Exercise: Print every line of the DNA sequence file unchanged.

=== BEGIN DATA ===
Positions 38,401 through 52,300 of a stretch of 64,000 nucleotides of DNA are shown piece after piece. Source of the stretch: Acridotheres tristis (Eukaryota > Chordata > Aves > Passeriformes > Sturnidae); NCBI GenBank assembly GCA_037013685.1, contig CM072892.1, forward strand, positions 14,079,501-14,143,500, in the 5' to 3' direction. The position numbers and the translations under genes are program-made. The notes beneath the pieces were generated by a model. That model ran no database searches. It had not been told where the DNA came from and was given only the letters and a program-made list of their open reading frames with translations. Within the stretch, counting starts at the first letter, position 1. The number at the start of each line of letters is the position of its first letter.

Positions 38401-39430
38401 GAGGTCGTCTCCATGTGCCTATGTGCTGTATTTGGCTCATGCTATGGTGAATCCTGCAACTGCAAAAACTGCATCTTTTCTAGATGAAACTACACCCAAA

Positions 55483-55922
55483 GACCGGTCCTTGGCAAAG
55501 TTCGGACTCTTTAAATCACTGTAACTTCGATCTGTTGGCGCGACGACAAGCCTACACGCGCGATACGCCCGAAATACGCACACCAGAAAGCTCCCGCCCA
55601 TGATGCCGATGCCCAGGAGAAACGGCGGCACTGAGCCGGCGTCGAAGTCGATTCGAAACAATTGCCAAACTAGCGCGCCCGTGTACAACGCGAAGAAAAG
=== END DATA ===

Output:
Positions 38,401 through 52,300 of a stretch of 64,000 nucleotides of DNA are shown piece after piece. Source of the stretch: Acridotheres tristis (Eukaryota > Chordata > Aves > Passeriformes > Sturnidae); NCBI GenBank assembly GCA_037013685.1, contig CM072892.1, forward strand, positions 14,079,501-14,143,500, in the 5' to 3' direction. The position numbers and the translations under genes are program-made. The notes beneath the pieces were generated by a model. That model ran no database searches. It had not been told where the DNA came from and was given only the letters and a program-made list of their open reading frames with translations. Within the stretch, counting starts at the first letter, position 1. The number at the start of each line of letters is the position of its first letter.

Positions 38401-39430
38401 GAGGTCGTCTCCATGTGCCTATGTGCTGTATTTGGCTCATGCTATGGTGAATCCTGCAACTGCAAAAACTGCATCTTTTCTAGATGAAACTACACCCAAA

Positions 55483-55922
55483 GACCGGTCCTTGGCAAAG
55501 TTCGGACTCTTTAAATCACTGTAACTTCGATCTGTTGGCGCGACGACAAGCCTACACGCGCGATACGCCCGAAATACGCACACCAGAAAGCTCCCGCCCA
55601 TGATGCCGATGCCCAGGAGAAACGGCGGCACTGAGCCGGCGTCGAAGTCGATTCGAAACAATTGCCAAACTAGCGCGCCCGTGTACAACGCGAAGAAAAG